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Today's Stichomancy for Kid Rock

The first excerpt represents the element of Air. It speaks of mental influences and the process of thought, and is drawn from The Iliad by Homer:

came running up to him and rebuked him. "My good Menelaus," said he, "this is no time for giving quarter. Has, then, your house fared so well at the hands of the Trojans? Let us not spare a single one of them--not even the child unborn and in its mother's womb; let not a man of them be left alive, but let all in Ilius perish, unheeded and forgotten."

Thus did he speak, and his brother was persuaded by him, for his words were just. Menelaus, therefore, thrust Adrestus from him, whereon King Agamemnon struck him in the flank, and he fell: then the son of Atreus planted his foot upon his breast to draw his spear from the body.

The Iliad
The second excerpt represents the element of Fire. It speaks of emotional influences and base passions, and is drawn from Robinson Crusoe by Daniel Defoe:

rum, a few biscuit-cakes, a horn of powder, and a great lump of sugar in a piece of canvas (the sugar was five or six pounds): all which was very welcome to me, especially the brandy and sugar, of which I had had none left for many years.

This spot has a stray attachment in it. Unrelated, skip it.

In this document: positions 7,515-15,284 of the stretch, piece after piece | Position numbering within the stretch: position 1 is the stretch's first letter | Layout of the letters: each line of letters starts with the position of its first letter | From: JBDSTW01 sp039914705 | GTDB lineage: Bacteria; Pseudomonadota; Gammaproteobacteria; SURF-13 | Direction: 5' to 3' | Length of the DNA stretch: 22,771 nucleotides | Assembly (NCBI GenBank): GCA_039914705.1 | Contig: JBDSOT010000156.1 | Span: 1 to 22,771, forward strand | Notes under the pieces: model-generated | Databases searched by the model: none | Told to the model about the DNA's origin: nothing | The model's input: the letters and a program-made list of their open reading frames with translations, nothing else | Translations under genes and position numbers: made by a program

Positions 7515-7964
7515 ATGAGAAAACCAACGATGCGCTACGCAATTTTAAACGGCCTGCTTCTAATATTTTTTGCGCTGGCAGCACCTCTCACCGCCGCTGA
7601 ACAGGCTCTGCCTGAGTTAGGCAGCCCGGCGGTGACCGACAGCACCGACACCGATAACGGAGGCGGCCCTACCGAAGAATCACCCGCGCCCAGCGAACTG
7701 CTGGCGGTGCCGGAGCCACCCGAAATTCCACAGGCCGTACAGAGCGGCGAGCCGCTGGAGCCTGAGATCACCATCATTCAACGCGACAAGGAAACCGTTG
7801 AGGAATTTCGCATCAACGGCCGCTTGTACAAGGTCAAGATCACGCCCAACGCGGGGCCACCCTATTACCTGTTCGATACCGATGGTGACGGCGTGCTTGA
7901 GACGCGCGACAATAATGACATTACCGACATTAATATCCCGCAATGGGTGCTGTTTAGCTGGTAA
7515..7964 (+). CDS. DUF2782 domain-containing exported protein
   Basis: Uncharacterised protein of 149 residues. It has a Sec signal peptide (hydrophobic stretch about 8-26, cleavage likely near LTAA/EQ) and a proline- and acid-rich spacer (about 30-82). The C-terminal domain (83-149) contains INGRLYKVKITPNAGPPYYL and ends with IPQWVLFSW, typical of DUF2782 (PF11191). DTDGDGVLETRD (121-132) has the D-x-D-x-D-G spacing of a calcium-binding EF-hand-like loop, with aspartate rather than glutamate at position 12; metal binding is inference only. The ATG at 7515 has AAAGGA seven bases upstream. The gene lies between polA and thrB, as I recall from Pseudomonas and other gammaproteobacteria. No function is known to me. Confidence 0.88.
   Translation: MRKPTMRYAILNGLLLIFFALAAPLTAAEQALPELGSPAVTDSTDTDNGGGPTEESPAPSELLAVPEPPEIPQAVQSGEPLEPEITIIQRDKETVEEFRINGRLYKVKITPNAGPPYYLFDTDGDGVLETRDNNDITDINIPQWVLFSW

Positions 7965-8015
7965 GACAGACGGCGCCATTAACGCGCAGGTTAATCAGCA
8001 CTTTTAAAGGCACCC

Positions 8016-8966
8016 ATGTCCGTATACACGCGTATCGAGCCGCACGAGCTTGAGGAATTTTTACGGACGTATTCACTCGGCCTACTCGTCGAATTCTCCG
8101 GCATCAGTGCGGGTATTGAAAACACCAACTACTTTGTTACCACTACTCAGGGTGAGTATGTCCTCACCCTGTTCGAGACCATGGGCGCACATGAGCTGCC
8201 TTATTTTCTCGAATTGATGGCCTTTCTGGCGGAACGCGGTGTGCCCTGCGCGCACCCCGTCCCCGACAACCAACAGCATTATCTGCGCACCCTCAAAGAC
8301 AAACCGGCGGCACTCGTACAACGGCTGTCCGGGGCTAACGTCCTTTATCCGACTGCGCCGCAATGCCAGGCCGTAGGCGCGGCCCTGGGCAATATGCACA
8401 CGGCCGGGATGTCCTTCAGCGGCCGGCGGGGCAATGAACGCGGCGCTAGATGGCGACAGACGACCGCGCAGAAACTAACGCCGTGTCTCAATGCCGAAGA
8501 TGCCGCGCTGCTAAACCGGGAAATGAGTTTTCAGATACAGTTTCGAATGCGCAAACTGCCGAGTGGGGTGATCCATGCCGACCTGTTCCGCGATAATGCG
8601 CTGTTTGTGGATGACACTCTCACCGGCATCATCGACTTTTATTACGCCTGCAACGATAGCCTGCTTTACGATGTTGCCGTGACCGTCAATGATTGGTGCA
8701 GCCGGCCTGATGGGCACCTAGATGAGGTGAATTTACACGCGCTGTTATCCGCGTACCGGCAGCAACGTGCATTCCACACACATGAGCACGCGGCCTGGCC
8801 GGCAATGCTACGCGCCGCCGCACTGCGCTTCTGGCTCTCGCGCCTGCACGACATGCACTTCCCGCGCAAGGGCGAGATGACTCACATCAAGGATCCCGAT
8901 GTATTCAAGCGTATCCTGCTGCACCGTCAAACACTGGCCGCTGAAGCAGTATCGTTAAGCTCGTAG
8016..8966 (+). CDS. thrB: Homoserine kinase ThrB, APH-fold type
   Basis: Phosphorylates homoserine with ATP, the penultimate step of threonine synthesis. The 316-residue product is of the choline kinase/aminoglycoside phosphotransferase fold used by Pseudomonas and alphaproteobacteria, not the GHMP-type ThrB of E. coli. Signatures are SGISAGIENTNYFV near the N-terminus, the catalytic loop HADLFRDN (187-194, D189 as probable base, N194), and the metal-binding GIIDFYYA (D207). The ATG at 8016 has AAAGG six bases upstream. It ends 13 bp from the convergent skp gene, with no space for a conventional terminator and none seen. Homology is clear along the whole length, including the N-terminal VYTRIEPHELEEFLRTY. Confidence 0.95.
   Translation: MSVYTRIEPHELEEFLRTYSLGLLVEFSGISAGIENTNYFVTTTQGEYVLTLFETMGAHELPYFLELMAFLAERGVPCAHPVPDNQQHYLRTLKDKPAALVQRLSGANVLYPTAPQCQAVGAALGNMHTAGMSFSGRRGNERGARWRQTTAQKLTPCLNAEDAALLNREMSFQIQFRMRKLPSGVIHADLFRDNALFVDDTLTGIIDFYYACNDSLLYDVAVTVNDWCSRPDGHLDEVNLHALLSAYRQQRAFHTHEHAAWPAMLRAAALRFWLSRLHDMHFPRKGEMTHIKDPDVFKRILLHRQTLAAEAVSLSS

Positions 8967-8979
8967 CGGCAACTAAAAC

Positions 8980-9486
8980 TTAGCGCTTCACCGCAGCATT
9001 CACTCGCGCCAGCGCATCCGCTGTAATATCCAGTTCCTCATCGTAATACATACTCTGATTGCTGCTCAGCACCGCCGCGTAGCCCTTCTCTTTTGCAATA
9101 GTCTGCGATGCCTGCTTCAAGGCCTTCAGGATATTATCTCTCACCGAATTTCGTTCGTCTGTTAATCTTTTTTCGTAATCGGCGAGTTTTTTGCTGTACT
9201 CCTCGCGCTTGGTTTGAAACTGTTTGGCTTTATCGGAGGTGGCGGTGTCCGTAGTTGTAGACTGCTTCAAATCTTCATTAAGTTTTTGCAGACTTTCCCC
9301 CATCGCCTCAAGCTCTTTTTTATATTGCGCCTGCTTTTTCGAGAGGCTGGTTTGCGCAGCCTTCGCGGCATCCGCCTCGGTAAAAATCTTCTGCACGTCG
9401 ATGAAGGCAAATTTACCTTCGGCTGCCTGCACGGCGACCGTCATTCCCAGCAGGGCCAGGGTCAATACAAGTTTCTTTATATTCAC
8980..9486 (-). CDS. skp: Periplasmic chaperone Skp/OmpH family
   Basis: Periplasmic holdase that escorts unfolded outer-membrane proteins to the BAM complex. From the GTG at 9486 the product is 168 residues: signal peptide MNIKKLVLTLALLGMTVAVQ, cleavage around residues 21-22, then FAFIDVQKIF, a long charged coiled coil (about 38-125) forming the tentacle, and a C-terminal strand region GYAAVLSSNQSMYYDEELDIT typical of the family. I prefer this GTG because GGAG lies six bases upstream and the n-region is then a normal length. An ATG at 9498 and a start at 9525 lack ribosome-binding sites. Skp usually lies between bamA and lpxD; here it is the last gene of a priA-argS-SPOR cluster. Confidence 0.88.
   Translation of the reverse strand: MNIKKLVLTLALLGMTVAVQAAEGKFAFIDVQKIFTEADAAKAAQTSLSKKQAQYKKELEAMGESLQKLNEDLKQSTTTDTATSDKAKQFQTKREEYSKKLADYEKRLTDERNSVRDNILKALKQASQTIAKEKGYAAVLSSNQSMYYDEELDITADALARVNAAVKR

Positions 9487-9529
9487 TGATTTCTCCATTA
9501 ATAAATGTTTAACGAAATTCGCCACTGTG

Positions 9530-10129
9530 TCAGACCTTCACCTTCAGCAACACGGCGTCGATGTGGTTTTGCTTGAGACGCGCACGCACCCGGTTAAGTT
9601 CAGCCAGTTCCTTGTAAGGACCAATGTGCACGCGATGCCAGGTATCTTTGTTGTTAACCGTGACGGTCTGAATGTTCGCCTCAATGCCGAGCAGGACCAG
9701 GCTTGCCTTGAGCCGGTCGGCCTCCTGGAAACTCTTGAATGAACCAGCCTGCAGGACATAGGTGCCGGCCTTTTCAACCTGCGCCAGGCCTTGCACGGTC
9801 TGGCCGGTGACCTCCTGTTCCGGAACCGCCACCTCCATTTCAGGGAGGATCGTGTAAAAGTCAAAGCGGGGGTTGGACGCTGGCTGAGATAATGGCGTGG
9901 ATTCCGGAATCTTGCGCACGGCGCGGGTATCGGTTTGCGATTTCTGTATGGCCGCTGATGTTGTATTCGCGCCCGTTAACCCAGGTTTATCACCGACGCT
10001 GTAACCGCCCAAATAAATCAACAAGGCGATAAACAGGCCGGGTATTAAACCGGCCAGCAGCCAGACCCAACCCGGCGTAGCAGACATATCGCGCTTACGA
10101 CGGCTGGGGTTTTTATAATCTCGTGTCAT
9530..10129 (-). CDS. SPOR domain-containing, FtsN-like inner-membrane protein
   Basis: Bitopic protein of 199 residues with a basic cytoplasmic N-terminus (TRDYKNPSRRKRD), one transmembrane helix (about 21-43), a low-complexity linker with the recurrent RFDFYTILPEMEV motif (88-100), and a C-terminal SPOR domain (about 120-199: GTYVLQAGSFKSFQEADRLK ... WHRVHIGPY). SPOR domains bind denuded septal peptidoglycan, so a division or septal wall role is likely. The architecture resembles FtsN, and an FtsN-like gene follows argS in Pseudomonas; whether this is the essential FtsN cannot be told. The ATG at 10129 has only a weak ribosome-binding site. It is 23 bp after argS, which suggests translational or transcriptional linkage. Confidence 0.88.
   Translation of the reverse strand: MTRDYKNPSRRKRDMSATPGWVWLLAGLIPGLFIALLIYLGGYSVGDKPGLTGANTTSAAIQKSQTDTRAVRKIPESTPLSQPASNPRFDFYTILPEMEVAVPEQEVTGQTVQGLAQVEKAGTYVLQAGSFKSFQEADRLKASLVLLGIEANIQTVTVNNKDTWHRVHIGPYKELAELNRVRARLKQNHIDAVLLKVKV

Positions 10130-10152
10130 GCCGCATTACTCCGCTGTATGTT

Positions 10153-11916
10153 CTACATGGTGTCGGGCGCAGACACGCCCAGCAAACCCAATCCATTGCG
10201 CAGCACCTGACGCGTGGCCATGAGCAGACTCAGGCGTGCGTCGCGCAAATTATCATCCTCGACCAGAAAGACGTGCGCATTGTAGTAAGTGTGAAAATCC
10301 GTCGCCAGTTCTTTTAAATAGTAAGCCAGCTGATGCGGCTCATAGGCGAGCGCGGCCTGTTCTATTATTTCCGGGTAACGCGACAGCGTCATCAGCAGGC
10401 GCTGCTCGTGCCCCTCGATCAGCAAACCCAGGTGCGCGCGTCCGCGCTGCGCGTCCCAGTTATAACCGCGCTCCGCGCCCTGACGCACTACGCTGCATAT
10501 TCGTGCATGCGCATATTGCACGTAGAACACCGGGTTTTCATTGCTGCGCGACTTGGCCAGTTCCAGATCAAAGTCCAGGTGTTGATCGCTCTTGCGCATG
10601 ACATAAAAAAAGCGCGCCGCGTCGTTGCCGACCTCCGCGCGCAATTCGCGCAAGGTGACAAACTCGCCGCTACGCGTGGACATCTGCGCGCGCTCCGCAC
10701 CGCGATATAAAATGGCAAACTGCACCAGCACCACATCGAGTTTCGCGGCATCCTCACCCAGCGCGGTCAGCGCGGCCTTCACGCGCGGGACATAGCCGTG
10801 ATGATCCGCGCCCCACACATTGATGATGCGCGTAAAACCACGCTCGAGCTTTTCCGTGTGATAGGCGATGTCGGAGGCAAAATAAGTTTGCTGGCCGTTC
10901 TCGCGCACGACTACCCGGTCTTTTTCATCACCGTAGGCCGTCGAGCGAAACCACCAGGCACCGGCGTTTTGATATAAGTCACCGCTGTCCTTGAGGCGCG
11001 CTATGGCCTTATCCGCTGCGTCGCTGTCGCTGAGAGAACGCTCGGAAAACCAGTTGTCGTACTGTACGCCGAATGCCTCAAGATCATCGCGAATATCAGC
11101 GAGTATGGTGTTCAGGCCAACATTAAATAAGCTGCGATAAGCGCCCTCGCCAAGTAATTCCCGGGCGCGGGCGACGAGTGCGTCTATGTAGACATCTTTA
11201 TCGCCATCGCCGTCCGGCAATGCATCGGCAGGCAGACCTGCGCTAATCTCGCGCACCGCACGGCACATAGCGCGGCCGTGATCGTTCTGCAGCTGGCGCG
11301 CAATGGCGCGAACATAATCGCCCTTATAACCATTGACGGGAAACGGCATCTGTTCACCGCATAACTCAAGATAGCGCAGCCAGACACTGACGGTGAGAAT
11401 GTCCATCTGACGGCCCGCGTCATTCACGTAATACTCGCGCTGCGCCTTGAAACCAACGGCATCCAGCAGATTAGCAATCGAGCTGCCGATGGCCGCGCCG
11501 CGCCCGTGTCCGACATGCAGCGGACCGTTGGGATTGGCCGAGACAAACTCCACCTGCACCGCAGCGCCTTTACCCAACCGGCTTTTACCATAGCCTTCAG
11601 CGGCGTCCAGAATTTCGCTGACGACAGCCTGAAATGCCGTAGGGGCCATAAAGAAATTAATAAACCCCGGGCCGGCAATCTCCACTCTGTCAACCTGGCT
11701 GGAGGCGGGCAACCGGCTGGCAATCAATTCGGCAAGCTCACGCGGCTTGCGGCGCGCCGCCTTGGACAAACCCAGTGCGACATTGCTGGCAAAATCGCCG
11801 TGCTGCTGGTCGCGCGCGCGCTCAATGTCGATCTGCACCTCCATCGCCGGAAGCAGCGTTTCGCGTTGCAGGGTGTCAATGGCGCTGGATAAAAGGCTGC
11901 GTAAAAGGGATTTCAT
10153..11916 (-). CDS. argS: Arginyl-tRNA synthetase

When we had carried all these things on shore (the oars, mast, sail, and rudder of the boat were carried away before), we knocked a great hole in her bottom, that if they had come strong enough to master us, yet they could not carry off the boat. Indeed, it was not much in my thoughts that we could be able to recover the ship; but my view was, that if they went away without the boat, I did not much question to make her again fit to carry as to the Leeward

Robinson Crusoe
The third excerpt represents the element of Water. It speaks of pure spiritual influences and feelings of love, and is drawn from In the South Seas by Robert Louis Stevenson:

and of inclination, lawn, and cliff, and forest. Not one of these but wore its proper tint of saffron, of sulphur, of the clove, and of the rose. The lustre was like that of satin; on the lighter hues there seemed to float an efflorescence; a solemn bloom appeared on the more dark. The light itself was the ordinary light of morning, colourless and clean; and on this ground of jewels, pencilled out the least detail of drawing. Meanwhile, around the hamlet, under the palms, where the blue shadow lingered, the red coals of cocoa husk and the light trails of smoke betrayed the awakening business of the day; along the beach men and women, lads and lasses, were returning from the bath in bright raiment, red and

The fourth excerpt represents the element of Earth. It speaks of physical influences and the impact of the unseen on the visible world, and is drawn from Just Folks by Edgar A. Guest:

His ears were those I'd sung to; His chubby little hands Were those that I had clung to; His hair in golden strands It seemed my heart was strung to By love's unbroken bands.

With him I lived the old days That seem so far away; The beautiful and bold days When he was here to play; The sunny and the gold days

Just Folks